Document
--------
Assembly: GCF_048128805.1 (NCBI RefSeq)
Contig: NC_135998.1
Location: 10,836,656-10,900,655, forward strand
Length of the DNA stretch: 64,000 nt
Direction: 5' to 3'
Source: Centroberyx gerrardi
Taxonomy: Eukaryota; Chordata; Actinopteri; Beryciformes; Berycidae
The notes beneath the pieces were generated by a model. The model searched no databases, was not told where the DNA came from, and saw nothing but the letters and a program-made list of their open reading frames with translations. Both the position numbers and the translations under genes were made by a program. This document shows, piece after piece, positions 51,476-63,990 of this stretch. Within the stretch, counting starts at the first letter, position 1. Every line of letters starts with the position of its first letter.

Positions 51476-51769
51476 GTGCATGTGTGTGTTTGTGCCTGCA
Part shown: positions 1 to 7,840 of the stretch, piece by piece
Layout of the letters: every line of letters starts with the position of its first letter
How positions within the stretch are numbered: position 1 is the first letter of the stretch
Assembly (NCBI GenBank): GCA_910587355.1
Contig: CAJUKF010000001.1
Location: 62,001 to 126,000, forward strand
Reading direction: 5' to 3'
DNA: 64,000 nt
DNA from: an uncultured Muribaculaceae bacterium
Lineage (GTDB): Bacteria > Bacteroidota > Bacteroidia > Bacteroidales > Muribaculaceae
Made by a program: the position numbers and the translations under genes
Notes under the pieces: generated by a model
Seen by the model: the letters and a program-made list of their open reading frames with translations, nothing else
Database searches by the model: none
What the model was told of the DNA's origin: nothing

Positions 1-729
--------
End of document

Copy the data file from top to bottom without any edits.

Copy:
Assembly: GCF_048128805.1 (NCBI RefSeq)
Contig: NC_135998.1
Location: 10,836,656-10,900,655, forward strand
Length of the DNA stretch: 64,000 nt
Direction: 5' to 3'
Source: Centroberyx gerrardi
Taxonomy: Eukaryota; Chordata; Actinopteri; Beryciformes; Berycidae
The notes beneath the pieces were generated by a model. The model searched no databases, was not told where the DNA came from, and saw nothing but the letters and a program-made list of their open reading frames with translations. Both the position numbers and the translations under genes were made by a program. This document shows, piece after piece, positions 51,476-63,990 of this stretch. Within the stretch, counting starts at the first letter, position 1. Every line of letters starts with the position of its first letter.

Positions 51476-51769
51476 GTGCATGTGTGTGTTTGTGCCTGCA
Part shown: positions 1 to 7,840 of the stretch, piece by piece
Layout of the letters: every line of letters starts with the position of its first letter
How positions within the stretch are numbered: position 1 is the first letter of the stretch
Assembly (NCBI GenBank): GCA_910587355.1
Contig: CAJUKF010000001.1
Location: 62,001 to 126,000, forward strand
Reading direction: 5' to 3'
DNA: 64,000 nt
DNA from: an uncultured Muribaculaceae bacterium
Lineage (GTDB): Bacteria > Bacteroidota > Bacteroidia > Bacteroidales > Muribaculaceae
Made by a program: the position numbers and the translations under genes
Notes under the pieces: generated by a model
Seen by the model: the letters and a program-made list of their open reading frames with translations, nothing else
Database searches by the model: none
What the model was told of the DNA's origin: nothing

Positions 1-729